Why Megadeth is not to blame for the Moncton shooting

In the rush to understand the shootings, reporters are grasping for details—heavy metal lyrics included

An RCMP vehicle is parked in the Ryder trailer park outside of the home of shooting suspect, Justin Bourque in Moncton. (Photo by Scott Munn)

An RCMP vehicle is parked in the Ryder trailer park outside of the home of shooting suspect, Justin Bourque in Moncton. (Photo by Scott Munn)

In 1988, three years after Tipper Gore famously co-founded the Parents Music Resource Center (PMRC) and triggered a fracas that culminated in Senate hearings on Capitol Hill and parental advisory stickers on explicit records, the heavy metal band Megadeth released a song called Hook in Mouth, a rant against censorship.

The chorus took direct aim at the PMRC.

“F is for fighting, r is for red,
Ancestors’ blood in battles they’ve shed.
E, we elect them, e, we eject them,
In the land of the free, and the home of the brave.
D, for your dying, o, your overture,
M, they will cover your grave with manure.
This spells out freedom, it means nothing to me,
As long as there’s a PMRC.”

On Wednesday, shortly before the shooting began in Moncton, N.B., Justin Bourque is believed to have posted the first three verses of Hook in Mouth to his Facebook page. The lyrics, apparently Bourque’s last post, have been widely noted as reporters piece together whatever sparse bits of information are available about the man suspected of killing three RCMP officers and injuring two others before sending police on a dramatic manhunt.

This would be, strangely, the third time in recent years that a reference to Megadeth has been linked to a high-profile murder in Canada. In April, Matt de Grood was noted to have posted a song title and album—Dread and the fugitive mind—the world needs a hero—on his Facebook page shortly before the 22-year-old allegedly stabbed five people to death in Calgary. Eight years before that, Kimveer Gill cited a Megadeth song, A Tout le Monde, before shooting 20 people, killing one, at Dawson College in Montreal.

In the rush to understand these events, reporters  grasp at whatever details are available—with social media providing a modern and easily accessible platform for details—and so Megadeth and its song about the PMRC have been referenced in hundreds of news items over the last few days.

The history of heavy metal being connected in one way or another to violent crimes is relatively long and old. The Columbine shooting was linked to KMFDM, Rammstein and (erroneously) to Marilyn Manson (the perpetrators are now not believed to have been fans). Jared Loughner, the Arizona man who killed six people and injured U.S. congresswoman Gabrielle Giffords in 2011, was linked to Bodies, a song by metal band Drowning Pool. The same song was also referenced in regards to a shooting in 2003, while Slipknot and Metallica have, variously, been noted in connection with violent crimes. In the mid-1990s, the band Slayer was sued in connection with a murder. In earlier years, Judas Priest and Ozzy Osbourne were blamed for suicides.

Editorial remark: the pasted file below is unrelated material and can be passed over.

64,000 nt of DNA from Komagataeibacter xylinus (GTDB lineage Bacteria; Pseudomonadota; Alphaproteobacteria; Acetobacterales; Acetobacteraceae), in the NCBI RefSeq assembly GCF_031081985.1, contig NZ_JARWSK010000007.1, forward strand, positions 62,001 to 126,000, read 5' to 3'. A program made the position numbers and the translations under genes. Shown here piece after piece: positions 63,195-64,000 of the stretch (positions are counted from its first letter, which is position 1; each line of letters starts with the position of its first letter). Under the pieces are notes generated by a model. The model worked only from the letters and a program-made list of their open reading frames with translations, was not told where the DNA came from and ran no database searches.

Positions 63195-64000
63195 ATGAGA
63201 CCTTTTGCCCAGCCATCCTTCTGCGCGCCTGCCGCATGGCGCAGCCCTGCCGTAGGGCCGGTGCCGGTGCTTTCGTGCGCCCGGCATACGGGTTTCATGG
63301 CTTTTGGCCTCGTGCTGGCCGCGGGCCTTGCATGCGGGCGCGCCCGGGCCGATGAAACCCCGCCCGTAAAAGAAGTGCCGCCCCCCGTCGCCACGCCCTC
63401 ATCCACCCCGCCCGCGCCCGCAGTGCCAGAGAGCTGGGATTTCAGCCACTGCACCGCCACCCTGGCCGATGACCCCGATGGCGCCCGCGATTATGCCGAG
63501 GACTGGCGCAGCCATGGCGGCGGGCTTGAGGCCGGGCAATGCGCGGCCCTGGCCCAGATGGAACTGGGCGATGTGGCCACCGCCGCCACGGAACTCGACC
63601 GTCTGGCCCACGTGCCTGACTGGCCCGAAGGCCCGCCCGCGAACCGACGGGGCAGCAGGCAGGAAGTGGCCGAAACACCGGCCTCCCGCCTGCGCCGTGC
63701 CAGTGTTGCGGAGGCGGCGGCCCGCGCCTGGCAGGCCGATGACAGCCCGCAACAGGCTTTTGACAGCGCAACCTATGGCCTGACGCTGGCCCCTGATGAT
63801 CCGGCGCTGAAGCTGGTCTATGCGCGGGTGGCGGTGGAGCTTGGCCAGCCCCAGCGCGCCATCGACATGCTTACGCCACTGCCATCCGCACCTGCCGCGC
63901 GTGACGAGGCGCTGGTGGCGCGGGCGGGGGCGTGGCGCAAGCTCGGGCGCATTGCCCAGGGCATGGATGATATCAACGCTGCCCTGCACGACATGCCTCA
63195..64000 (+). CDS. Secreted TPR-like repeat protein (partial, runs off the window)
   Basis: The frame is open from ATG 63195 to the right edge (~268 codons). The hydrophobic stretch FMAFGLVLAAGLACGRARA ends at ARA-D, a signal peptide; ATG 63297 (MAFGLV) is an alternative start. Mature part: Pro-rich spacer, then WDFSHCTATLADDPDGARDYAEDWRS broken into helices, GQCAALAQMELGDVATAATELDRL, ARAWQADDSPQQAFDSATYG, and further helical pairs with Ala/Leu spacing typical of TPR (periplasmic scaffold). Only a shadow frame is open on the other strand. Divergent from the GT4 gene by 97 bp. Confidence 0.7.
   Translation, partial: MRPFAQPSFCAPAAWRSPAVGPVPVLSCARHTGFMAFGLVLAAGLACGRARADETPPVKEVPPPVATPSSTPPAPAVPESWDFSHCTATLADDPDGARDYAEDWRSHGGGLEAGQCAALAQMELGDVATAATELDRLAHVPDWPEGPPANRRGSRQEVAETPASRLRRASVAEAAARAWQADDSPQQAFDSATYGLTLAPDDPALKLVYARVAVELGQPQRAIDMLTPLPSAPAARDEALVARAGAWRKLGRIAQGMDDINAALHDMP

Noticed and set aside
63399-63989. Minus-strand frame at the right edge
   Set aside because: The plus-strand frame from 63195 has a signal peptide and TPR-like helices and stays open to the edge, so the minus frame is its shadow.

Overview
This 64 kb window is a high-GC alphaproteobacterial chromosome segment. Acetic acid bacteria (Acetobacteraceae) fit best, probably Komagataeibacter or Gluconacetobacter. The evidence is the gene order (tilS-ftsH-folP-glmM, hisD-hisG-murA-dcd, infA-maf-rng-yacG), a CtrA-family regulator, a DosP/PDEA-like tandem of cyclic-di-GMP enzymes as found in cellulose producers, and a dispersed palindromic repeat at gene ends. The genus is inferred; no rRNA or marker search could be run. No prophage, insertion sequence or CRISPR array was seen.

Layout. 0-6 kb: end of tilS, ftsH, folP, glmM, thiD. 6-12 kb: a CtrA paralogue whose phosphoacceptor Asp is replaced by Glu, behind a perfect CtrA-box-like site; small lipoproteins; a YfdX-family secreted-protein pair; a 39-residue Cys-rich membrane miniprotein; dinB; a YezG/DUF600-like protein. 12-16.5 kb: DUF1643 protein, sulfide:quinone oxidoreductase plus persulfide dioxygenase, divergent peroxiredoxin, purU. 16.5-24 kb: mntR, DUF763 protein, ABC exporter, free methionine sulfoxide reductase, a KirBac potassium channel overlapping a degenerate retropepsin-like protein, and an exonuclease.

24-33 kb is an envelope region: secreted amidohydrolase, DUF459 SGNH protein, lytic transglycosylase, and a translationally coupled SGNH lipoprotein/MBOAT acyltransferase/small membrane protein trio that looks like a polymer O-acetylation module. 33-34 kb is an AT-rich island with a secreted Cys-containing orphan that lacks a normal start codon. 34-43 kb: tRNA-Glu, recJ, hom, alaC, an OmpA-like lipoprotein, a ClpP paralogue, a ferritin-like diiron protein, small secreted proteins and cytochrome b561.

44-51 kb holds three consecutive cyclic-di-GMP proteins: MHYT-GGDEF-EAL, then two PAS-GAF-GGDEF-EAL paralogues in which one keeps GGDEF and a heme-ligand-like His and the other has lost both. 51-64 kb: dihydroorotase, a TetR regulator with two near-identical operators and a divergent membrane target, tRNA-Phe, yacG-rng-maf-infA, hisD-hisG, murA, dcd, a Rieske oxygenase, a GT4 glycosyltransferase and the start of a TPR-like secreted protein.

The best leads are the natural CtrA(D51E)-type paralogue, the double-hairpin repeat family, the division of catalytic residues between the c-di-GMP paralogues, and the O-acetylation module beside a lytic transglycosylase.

Of course, heavy metal isn’t alone in this regard. The Beatles’ White Album will always be associated in some small way with Charles Manson. Perhaps few other works of art can match the associated infamy of J.D. Salinger’s classic novel, Catcher in the Rye—linked as it can be with the murders of John Lennon and actress Rebecca Schaeffer, as well as the attempted assassination of Ronald Reagan.

That so far it seems there has been no rush to blame the music of Megadeth for what happened in Moncton, nor any great fussing over the meaning of listening to heavy metal, might suggest that we’ve come to realize these things are never so easily explained away.

In the case of de Grood, Martin Popoff, a Canadian writer who has covered heavy metal extensively, later suggested it would be a misreading of Dread and the Fugitive Mind to believe it had anything to do with acting violently. And in the wake of the Dawson College shooting, Mustaine expressed outrage at Gill—”That guy was not worthy of being a Megadeth fan”—and stressed that A Tout le Monde should not be associated with violence. “I was so angry that this guy would use my song, and that he would try and turn that beautiful song into something ugly and nasty,” Mustaine told the CBC, explaining that the song was about his late mother. “I had a dream that she came back to me, and said, ‘I love you.’ That’s the whole song.”

Megadeth performed A Tout le Monde in Montreal, undaunted, the crowd reportedly singing along to the chorus. “[Gill] is not going to control us from the grave,” Mustaine said.

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